How Ecstasy Acts on The Brain And Hints at Therapeutic Uses

24/01/2014

in BF Scientific Publications,Research

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MDMA is by no means a new substance in the drug landscape. Its recreational use sparked in the 1980s and has been sustained until now. However, veiled by a mix of urban legend, unscrupulous reporting and particularly harsh regulation; its mechanisms of action have remained mostly unknown.

One of our goals here at the Beckley Foundation is to break the taboo surrounding these illicit substances, which involves supporting the necessary scientific research to understand how psychoactive substances work in the brain.

It is within this framework that we have contributed to the study whose results have recently been published by Imperial College. This piece of research, a part of the Beckley-Imperial Psychopharmacological Research Programme sheds light on how the human brain functions under the influence of MDMA.

To do so, volunteers rated recollections of positive and negative memories under the influence of this substance while a state-of-the-art brain scan examined patterns of blood flow to different regions of the brain.

The results are fascinating. The substance that is known to many as a ‘party drug’, actually reduces blood flow to certain parts of the brain in a way that seems to lead people under its influence to qualify memories in a more positive light than they would under regular circumstances.

In other words, positive memories are perceived as more vivid, emotional and positive, and negative memories are felt as being less negative.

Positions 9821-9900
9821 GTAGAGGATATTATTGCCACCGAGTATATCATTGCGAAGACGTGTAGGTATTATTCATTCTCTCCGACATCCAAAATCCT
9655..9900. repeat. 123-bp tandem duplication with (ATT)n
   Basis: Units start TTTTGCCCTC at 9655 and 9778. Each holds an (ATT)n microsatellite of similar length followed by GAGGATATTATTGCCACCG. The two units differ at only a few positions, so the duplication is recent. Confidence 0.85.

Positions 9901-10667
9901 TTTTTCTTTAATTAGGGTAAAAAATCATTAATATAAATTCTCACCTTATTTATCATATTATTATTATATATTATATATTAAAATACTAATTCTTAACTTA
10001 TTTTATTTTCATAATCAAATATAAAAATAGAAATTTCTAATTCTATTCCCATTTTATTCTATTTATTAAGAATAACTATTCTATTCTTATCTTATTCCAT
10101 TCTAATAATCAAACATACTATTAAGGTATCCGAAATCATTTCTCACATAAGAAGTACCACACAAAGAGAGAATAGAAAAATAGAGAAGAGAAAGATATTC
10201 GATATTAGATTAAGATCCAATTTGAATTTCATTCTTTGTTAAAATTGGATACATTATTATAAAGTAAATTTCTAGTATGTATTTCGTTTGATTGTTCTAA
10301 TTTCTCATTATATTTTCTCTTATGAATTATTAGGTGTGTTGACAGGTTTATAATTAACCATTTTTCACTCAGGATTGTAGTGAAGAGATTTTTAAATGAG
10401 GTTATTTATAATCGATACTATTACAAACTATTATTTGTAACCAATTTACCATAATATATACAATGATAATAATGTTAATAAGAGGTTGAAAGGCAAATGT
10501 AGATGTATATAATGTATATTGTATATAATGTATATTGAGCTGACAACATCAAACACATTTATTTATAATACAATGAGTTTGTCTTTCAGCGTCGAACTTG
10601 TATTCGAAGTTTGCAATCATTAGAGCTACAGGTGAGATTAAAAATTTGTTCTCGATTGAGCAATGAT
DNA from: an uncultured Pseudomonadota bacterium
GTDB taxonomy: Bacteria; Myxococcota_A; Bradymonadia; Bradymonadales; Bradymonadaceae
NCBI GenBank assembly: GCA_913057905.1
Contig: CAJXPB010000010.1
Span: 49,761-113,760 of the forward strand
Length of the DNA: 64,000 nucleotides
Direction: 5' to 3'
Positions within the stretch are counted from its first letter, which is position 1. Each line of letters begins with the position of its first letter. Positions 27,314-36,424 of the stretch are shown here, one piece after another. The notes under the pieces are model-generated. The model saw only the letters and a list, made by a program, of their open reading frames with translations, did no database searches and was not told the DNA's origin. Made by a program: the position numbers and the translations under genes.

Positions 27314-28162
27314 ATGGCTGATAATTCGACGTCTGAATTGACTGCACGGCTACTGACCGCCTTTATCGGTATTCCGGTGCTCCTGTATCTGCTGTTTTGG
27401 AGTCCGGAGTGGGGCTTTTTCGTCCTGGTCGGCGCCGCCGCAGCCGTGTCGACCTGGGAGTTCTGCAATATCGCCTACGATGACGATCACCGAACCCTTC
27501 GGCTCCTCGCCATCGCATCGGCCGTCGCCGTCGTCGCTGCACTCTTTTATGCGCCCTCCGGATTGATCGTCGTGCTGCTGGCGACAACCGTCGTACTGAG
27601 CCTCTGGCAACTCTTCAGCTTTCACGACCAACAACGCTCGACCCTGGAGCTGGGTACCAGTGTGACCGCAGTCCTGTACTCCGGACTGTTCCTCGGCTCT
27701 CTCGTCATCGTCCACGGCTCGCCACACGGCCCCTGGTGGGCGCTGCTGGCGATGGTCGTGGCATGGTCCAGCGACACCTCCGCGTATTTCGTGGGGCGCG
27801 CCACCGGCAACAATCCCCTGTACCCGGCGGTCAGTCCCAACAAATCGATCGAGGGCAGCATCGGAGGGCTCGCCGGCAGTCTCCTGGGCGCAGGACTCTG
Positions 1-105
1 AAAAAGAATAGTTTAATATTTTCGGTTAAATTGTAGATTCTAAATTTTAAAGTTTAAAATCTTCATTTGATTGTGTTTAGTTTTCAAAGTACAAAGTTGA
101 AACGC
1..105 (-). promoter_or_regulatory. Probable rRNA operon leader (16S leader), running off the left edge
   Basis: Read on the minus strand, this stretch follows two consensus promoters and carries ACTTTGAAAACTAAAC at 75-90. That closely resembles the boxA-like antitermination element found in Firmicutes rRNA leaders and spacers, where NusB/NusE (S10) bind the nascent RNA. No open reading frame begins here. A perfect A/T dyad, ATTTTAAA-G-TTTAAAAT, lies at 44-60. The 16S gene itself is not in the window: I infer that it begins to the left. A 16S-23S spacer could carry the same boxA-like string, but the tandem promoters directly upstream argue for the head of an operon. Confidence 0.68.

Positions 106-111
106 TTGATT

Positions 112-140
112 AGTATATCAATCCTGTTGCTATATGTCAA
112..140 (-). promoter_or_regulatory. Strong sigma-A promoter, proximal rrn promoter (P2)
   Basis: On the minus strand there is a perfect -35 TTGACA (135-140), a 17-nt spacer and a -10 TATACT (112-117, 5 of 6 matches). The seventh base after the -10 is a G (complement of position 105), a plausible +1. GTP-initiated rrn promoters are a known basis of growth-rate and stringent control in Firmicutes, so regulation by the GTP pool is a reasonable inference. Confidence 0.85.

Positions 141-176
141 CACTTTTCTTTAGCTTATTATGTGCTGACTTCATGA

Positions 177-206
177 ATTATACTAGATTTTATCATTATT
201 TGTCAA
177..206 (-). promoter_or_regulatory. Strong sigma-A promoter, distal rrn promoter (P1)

The implications of these results, which suggest a clear positive emotional bias, are encouraging in relation to the potential therapeutic uses of MDMA. Indeed, preliminary research on MDMA-assisted psychotherapy has shown that this quality of MDMA could help people overcome PTSD.

The Study

The Effects of Acutely Administered 3,4-Methylenedioxymethamphetamine on Spontaneous Brain Function in Healthy Volunteers Measured with Arterial Spin Labelling and Blood Oxygen Level-Dependent Resting-State Functional Connectivity

Robin L. Carhart-Harris, Murphy Kevin, Leech Robert, Erritzoe David Matthew B. Wall, Ferguson Bart, Luke T.J. Williams, Roseman Leor, Brugger Stefan, Ineke De Meer, Tanner Mark, Tyacke Robin, Wolff Kim, Sethi Ajun, Michael A.P. Bloomfield, Tim M. Williams, Bolstridge Mark,Stewart Lorna, Morgan Celia, Rexford D. Newbould, Feilding Amanda, Curran H. Val, David J. Nutt

Abstract

Sourced from www.biologicalpsychiatryjournal.com/

Background

3,4-methylenedioxymethamphetamine (MDMA) is a potent monoamine releaser that produces an acute euphoria in most individuals.

Methods

MDMA was orally administered to 25 physically and mentally healthy individuals in a double-blind, placebo-controlled, balanced-order study. Arterial spin labelling (ASL) and seed-based resting state functional connectivity (RSFC) were used to produce spatial maps displaying changes in cerebral blood flow (CBF) and RSFC after MDMA. Participants underwent two ASL and two BOLD scans in a 90 minute scanning session and the MDMA and placebo study days were separated by one week.

Results

MDMA produced marked increases in positive mood. Only decreased CBF was observed after MDMA and this was localised to the right medial temporal lobe (MTL), thalamus, inferior visual cortex and the somatosensory cortex. Decreased CBF in the right amygdala and hippocampus correlated with ratings of the intensity of MDMA’s global subjective effects. The RSFC results complemented the CBF results, with decreases in RSFC between midline cortical regions, the medial prefrontal cortex and MTL regions, and increases between the amygdala and hippocampus. There were trend-level correlations between these effects and ratings of intense and positive subjective effects.

Conclusions

The MTLs appear to be specifically implicated in the mechanism of action of MDMA but further work is required to elucidate how the drug’s characteristic subjective effects arise from its modulation of spontaneous brain activity.

 

To download the full article please visit www.biologicalpsychiatryjournal.com

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